I remember May 1981 as if it was only yesterday. It was the summer when I was heavy with baby and wrought with anxiety of how I would cope with the pain, the responsibilities of a new arrival in the family.
But it was in May, I distinctly remember the arrival of a couple and their young son at our apartment in Bayswater. They were relatives from the husband’s side of the family. Before this, my introduction to his side of the family was short and sweet and before I could understand their Trengganuspeak, it was already time to say goodbye.
Their brief stay with us was the beginning of a relationship that has come to mean a lot to me. They came into my life at a time when I needed much pampering and Kak Mah provided that plus nasi dagang on a platter. Abang Ngah reminded me of my brother, my uncles all rolled into one. They were easy to talk to and I felt most comfortable with them, so much so that when the time came for them to leave, I practically begged them to stay. I remember standing there at the door of our apartment in Chapel Side, tears rolling down my cheeks as I begged them to stay and be with me for the birth of my first child. But they had to leave and it was a few days later that I gave birth.
But we were to meet again when they came again, this time for a longer period as Abang Ngah came to work. In them, I saw a model family, so caring, so loving. I will always remember Kak Mah’s words; be friends with your children. Make sure that they come to you when they need to speak about anything.
Anyway, what I am about to share here, is more than just our relationship. In the spirit of Maal Hijrah, I would like to share a story of a journey that both Kak Mah and Abang Ngah had embarked on. On their journey, they had selflessly taken others on board.
When Abang Ngah retired, he and Kak Mah could have enjoyed their retirement days travelling the world, but instead as a family, they pulled their resources together, garnered their energy and knowledge to set up a trust – The Almanar Trust - in 1994. The aim was “ ….to provide academic support to deserving individuals who have slipped through the formal channels due to various circumstances.”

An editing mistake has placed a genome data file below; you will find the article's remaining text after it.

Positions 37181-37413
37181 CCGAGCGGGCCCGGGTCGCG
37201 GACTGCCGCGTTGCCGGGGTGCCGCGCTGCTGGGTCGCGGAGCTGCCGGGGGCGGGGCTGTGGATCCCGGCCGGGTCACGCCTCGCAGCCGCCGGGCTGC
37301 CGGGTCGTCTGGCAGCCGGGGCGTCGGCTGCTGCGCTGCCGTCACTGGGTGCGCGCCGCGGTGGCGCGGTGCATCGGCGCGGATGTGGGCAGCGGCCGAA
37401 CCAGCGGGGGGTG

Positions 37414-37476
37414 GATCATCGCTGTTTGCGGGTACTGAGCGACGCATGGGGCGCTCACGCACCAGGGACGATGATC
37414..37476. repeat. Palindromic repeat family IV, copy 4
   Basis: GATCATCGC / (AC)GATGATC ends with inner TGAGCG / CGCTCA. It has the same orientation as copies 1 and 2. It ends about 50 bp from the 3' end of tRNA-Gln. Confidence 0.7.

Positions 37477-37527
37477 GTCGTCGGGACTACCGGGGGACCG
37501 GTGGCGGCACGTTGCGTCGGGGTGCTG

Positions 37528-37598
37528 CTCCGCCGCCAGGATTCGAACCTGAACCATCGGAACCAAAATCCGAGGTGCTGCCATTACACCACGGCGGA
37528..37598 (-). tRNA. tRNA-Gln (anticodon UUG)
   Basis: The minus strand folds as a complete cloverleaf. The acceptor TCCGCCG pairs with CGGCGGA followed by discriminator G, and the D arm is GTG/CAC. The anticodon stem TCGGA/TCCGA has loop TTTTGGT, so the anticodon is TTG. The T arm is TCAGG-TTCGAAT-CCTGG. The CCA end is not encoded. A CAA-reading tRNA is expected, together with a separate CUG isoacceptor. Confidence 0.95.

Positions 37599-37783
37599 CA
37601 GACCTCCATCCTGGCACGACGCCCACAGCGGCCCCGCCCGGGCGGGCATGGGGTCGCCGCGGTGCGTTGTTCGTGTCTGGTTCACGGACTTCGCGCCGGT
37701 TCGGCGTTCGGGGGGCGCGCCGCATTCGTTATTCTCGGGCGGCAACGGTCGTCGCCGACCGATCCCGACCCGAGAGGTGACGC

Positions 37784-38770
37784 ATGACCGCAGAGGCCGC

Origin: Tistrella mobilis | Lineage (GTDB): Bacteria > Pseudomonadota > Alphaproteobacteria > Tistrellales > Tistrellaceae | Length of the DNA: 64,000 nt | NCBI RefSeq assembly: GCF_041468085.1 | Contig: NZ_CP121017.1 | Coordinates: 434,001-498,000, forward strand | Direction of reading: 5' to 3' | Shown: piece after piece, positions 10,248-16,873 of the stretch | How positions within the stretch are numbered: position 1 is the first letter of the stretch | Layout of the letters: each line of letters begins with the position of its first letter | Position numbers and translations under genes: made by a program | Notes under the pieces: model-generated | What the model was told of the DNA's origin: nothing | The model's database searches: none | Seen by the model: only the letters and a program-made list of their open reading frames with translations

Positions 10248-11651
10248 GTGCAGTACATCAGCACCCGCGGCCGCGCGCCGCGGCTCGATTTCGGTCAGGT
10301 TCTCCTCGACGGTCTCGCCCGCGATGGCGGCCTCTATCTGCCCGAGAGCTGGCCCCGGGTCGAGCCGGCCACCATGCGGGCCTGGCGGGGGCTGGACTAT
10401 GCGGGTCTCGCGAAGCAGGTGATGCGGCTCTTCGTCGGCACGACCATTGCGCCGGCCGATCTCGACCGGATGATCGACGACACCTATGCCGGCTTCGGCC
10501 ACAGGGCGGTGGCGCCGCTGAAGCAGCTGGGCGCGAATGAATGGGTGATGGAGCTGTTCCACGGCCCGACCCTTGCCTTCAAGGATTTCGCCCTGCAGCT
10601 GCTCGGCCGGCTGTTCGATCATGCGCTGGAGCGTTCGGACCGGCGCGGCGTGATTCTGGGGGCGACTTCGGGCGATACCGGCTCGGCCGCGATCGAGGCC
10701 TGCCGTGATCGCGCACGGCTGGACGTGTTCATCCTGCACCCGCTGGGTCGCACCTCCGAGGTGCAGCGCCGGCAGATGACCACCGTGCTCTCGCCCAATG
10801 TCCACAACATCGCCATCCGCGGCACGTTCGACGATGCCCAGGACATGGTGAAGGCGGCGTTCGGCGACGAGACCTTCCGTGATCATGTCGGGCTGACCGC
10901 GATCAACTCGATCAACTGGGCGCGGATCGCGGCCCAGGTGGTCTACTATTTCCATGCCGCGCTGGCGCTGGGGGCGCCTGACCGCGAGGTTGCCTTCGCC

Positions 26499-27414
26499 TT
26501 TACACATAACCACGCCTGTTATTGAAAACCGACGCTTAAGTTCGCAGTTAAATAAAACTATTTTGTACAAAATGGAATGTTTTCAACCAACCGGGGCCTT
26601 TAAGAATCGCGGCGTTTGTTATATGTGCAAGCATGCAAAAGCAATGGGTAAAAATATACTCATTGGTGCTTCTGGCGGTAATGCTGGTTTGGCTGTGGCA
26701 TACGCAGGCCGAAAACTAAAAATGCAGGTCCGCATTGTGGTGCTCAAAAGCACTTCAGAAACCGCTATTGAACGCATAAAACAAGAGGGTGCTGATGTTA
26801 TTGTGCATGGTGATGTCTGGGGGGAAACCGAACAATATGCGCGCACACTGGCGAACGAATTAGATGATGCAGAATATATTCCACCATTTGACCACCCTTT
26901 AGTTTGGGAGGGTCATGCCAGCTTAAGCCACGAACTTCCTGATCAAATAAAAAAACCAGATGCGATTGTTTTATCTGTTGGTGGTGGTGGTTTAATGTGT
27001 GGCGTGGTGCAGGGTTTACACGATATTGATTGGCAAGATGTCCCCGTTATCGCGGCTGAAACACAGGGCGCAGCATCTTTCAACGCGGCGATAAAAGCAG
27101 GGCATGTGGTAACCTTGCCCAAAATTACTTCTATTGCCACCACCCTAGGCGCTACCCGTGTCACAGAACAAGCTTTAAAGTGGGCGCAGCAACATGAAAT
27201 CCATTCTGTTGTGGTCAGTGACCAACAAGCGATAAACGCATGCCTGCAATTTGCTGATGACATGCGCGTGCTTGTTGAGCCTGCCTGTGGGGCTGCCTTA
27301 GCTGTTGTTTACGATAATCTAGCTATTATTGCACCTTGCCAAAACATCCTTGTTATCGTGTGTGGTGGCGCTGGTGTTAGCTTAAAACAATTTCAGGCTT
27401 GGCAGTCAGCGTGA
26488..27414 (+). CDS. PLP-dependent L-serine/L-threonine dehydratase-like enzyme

In short, Abang Ngah, Kak Mah and their children felt it was time they repay society by handpicking students in need, by offering free tuition in English, Science and Maths. In a house across theirs, built in 1996, Abang Ngah tutors children from neighbouring areas. Those in need of transport were offered bicycles. To persuade others to help with the teaching, he has even offered motorbikes. Their own children, who by then had their own careers, donated the first few computers. Read here for more Pak Cik's Stories, where he shares with them his adventures abroad, his life's experience.
I am humbled by their selfless efforts; Abang Ngah’s tireless devotion and dedication and Kak Mah’s and the children’s unwavering support. Over the years, Almanar had seen the fruits of these dedication – many had passed with flying colours, especially in Maths, English and Science.
Last year, at around this time, I met up with Abang Ngah and Kak Mah, in their house in Terengganu, overlooking the South China Sea. It was an ideal setting for a couple in retirement, to enjoy their time together. But for Abang Ngah, there is still a lot of work to be done. Over the sound of the roaring sea, Abang Ngah talked about the lack of reading materials and most of all support, to help him tutor these children in need. But I do not see him giving up. And now through his blog, he has taken them aboard this journey with him in the quest for education.
So, on this blessed day of Maal Hijrah, may I wish both Abang Ngah and Kak Mah and their wonderful children, more wonderful years ahead in your endeavour to take others less fortunate on this journey with you.
Picture taken from www.almanar-nuri.blogspot.com